situations. Watch it for fun. Click here.
of cars. From today's Wall Steer Journal:
You can read our
government's bullshit arguments for giving this company $529 million of your money,
A tiny car company backed by former Vice President Al Gore has just gotten
a $529 million U.S. government loan to help build a hybrid sports car in Finland
that will sell for about $89,000.
The award this
week to California startup Fisker Automotive Inc. follows a $465 million government
loan to Tesla Motors Inc., purveyors of a $109,000 British-built electric
Roadster. Tesla, like Fisker, is a California startup focusing on high-end
hybrids, with a number of celebrity endorsements that is backed by investors
that have contributed to Democratic campaigns.
Fisker's Karma hybrid sports car, above, will initially cost about $89,000.
The awards to Fisker and Tesla have prompted concern from companies that have
had their bids for loans rejected, and criticism from groups that question
why vehicles aimed at the wealthiest customers are getting loans subsidized
Koreas Dollar Store. Office 39, North Koreas billion-dollar
crime syndicate, pays for Kim Jong Ils missiles and cognac. Why did the
Bush White House choose not to shut it down? Writes Vanity Fair:
threatened not only the integrity of Americas currency but the very
fabric of international peace. They were part of a vast criminal enterprise
believed to be controlled by the North Korean state, set up and used to finance
its nuclear-weapons and ballistic-missile programs. All of this, intelligence
analysts say, is coordinated by a secret agency inside the North Korean government
controlled directly by the Dear Leader, Kim Jong Il, himself.
The agency is known as Office 39.
For the entire
fascinating piece (great weekend reading), click here.
the New Yorker online: Rather than giving away all its contents for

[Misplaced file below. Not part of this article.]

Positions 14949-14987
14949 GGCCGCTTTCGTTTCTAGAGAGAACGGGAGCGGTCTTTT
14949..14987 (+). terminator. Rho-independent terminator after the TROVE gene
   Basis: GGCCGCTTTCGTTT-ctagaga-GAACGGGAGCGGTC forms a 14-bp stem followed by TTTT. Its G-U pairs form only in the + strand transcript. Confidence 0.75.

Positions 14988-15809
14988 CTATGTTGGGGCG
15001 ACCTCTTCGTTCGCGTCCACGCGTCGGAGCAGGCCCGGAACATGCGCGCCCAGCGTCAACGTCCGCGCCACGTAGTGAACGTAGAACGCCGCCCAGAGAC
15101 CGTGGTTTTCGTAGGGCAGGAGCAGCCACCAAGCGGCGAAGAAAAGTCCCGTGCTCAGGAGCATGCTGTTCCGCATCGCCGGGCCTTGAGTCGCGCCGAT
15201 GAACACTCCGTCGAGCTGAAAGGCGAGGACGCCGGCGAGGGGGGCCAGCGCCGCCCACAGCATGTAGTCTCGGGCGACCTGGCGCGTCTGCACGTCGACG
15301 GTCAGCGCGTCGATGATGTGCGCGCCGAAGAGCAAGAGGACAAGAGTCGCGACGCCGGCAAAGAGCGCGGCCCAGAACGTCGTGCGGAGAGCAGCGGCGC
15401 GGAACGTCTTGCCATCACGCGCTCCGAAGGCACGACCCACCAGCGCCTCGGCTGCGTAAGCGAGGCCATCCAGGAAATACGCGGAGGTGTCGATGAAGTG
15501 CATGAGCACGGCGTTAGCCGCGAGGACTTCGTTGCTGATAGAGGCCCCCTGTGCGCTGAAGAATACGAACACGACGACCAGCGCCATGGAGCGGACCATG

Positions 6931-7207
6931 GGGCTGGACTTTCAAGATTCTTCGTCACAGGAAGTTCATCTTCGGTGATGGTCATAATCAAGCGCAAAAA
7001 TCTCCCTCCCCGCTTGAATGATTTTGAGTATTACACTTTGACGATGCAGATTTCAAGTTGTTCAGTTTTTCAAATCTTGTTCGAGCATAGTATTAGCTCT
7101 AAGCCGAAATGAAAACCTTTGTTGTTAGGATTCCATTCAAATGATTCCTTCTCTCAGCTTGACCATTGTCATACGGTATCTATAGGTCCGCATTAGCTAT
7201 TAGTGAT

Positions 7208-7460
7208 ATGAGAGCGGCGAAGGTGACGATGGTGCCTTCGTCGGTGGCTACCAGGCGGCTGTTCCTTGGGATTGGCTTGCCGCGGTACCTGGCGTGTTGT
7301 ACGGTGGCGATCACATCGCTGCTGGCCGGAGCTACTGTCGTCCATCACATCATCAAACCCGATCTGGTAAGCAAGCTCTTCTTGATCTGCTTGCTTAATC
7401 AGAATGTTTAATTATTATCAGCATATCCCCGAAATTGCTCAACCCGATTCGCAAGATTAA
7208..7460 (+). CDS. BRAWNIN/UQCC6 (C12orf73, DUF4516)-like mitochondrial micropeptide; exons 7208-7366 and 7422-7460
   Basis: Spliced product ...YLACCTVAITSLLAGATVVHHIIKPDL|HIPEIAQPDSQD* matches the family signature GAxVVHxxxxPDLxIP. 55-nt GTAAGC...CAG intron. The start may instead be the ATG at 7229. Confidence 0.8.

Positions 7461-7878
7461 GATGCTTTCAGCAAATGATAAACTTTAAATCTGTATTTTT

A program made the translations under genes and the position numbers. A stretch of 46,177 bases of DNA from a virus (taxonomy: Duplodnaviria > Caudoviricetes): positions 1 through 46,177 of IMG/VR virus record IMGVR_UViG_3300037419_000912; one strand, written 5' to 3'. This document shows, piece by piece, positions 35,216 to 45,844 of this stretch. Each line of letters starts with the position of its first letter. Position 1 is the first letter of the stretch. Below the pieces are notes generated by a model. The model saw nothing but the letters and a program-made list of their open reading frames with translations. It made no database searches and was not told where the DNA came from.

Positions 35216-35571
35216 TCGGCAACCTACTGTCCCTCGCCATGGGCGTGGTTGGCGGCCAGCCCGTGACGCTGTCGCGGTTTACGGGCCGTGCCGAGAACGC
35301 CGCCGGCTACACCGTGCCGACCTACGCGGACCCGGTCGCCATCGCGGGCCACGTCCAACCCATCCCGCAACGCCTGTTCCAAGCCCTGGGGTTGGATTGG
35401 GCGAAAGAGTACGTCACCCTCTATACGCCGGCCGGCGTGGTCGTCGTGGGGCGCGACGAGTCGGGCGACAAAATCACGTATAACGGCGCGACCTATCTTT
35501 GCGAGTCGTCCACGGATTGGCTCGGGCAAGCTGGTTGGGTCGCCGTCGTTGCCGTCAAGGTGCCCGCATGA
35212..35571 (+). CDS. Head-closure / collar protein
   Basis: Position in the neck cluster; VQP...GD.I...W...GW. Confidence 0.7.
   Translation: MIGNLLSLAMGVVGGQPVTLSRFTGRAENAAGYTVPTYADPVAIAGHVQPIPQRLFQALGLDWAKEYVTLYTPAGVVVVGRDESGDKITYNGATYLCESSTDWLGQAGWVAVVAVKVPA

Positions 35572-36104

free, the New Yorker lets you read the entire magazine online -- ads and all,
in full color. The technology is neat. Watch it on your biggest computer monitor.
in the men's bathroom of Boston's Liberty Hotel.
Above each urinal
is a sign:
There's a business opportunity wherever you aim. And most of them are better
than gambling on today's stockmarkets.
recent New Yorker cartoons:
nostalgic.... what else?
Eat less. Kiss the family. Pat the dog. Have a great weekend.
This column is about my personal search
for the perfect investment. I don't give investment advice. For that you have
to be registered with regulatory authorities, which I am not. I am a reporter
and an investor. I make my daily column -- Monday through Friday -- freely available
for three reasons: Writing is good for sorting things out in my brain. Second,
the column is research for a book I'm writing called "In Search of the
Perfect Investment." Third, I encourage my readers to send me their
ideas, concerns and experiences. That way we can all learn together. My email
address is .
You can't click on my email address. You have to re-type it . This protects
me from software scanning the Internet for email addresses to spam. I have no
role in choosing the Google ads on this site. Thus I cannot endorse, though
some look interesting. If you click on a link, Google may send me money. Please
note I'm not suggesting you do. That money, if there is any, may help pay Michael's
business school tuition. Read more about Google AdSense, click
here and here.